Paper Recycling & Disposal
When many consumers think of recycling, their minds automatically stray to aluminum cans and plastic bottles. Recycling paper is one of the best things you can do for the environment, though, so it’s important to work with a waste management company that offers this option. When you work with us for all of your waste management needs, you can rest assured that we will always take the most ethical approach to product disposal, and that includes ensuring that clean paper gets recycled and reused instead of winding up in a landfill.
Why Recycle Paper?
Wood may be a renewable resource, but that doesn’t mean the paper products made out of it should be used once and thrown away. Each ton of paper thrown in the garbage takes up 3.3 cubic yards of space in a landfill. Landfill space is already at a premium and this trend is likely to continue no matter how green modern consumers try to be, so saving that space for garbage that can’t be recycled safely is always a good idea.
Paper recycling also conserves energy and resources. Recycling one ton of paper will prevent 17 trees from needing to be cut down. Processing the used paper and turning it into new consumer goods will also save 7,000 gallons of water and 463 gallons of oil, making paper recycling much more resource-efficient than creating new paper products from wood pulp.
Grades of Paper
Not all paper is created equal. Lower grades of paper have shorter fibers. Thankfully, wood fibers are long enough, to begin with, that they can be reused up to seven times before they’ll need to be mixed with fresh materials.
The number of times paper has been recycled isn’t the only way it’s classified. It can also be broken down into five categories of recyclable goods.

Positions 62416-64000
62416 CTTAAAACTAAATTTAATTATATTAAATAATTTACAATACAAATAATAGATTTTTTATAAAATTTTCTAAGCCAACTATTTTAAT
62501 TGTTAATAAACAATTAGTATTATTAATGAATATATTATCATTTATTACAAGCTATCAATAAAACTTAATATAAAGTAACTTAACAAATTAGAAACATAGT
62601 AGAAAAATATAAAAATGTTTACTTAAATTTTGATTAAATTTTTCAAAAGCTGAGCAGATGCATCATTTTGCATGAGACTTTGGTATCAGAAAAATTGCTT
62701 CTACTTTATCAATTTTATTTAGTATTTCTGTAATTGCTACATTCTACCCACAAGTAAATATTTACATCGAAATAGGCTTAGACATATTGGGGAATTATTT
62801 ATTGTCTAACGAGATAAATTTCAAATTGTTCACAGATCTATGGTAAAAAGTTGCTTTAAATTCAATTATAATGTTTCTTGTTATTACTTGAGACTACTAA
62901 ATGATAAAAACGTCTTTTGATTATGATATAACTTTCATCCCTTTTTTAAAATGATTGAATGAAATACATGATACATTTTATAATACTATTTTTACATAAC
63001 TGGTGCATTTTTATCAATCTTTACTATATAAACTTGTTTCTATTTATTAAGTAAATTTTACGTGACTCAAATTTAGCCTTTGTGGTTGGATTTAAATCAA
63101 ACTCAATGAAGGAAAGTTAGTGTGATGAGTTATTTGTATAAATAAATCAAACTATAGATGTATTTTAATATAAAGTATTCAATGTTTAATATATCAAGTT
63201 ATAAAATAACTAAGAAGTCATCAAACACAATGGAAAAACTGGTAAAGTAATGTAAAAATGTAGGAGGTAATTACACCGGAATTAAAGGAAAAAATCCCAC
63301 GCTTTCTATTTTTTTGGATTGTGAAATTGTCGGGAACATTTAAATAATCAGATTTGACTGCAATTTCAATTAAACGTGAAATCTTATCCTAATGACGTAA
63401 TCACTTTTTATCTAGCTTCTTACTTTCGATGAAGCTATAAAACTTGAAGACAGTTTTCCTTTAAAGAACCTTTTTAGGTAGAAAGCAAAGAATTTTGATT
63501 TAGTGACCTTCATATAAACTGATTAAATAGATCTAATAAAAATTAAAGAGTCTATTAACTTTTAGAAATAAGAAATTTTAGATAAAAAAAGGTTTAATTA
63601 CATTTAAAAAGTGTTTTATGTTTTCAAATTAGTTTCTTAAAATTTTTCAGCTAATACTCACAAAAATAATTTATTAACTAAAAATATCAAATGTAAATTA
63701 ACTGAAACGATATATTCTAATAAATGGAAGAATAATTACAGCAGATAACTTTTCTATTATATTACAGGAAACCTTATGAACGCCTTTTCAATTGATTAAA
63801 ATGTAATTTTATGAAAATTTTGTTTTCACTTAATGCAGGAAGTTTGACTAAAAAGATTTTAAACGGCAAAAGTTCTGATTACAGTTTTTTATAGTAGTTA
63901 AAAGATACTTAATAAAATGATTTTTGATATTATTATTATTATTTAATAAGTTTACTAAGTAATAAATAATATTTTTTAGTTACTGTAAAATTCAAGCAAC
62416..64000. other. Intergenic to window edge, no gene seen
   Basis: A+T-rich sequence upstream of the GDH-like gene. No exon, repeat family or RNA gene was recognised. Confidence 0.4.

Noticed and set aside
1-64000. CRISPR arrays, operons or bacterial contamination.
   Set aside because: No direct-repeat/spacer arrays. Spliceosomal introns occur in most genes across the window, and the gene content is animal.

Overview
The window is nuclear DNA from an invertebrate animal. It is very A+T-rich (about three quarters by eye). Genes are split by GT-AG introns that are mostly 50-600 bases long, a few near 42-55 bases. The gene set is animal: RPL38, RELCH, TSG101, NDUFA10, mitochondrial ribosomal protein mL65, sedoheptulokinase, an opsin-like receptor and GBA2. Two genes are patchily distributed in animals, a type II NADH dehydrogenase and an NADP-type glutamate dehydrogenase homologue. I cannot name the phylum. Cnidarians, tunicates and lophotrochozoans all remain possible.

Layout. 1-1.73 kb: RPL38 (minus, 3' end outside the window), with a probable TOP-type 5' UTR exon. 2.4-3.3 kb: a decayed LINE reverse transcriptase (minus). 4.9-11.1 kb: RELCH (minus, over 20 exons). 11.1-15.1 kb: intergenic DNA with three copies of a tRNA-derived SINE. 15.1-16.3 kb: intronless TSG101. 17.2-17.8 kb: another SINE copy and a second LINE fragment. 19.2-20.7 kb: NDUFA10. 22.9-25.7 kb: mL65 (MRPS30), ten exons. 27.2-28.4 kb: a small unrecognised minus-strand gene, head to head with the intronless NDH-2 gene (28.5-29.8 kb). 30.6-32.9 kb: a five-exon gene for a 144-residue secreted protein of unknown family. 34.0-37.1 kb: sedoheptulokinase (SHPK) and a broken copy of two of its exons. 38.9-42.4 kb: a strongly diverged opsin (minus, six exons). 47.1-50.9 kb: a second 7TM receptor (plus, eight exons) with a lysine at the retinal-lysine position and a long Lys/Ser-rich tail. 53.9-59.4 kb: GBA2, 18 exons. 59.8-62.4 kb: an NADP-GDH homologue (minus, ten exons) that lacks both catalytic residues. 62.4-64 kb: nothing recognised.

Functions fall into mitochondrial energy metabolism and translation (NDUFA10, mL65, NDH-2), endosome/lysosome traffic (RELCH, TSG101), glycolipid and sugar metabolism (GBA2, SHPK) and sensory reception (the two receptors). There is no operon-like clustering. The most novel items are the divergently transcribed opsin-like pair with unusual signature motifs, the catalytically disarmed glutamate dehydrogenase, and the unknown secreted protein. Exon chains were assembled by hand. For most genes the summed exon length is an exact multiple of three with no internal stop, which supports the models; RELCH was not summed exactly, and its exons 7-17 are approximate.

High-Grade, Deinked Paper
This category consists of things like letterhead, copy paper, and envelopes that have been deinked during the recycling process. This is one of the most useful recycled paper products for manufacturers looking to produce consumer goods.
Newspapers are almost always made with some degree of recycled paper, so they tend to have smaller fibers and may need to be mixed with new wood fiber to make viable paper products. In most cases, they’re still recyclable, though. Mills can use them to make new newspapers, tissues, and other soft paper products that can benefit from shorter fibers.
Mixed paper is a broad category. It includes everything from phone books to magazines, catalogs, and some types of mail. Mixed paper can be glossy or matte and can be printed in any color ink. Not all paper goods that fall into this category can be recycled, so it’s best to ask the recycling company or facility what they can take.
Business owners and consumers should always recycle clean used corrugated cardboard and containers. It’s almost always found in consumer packaging. Keep in mind that if the container has food, chemicals, or another contaminant on it during use, it can’t be recycled.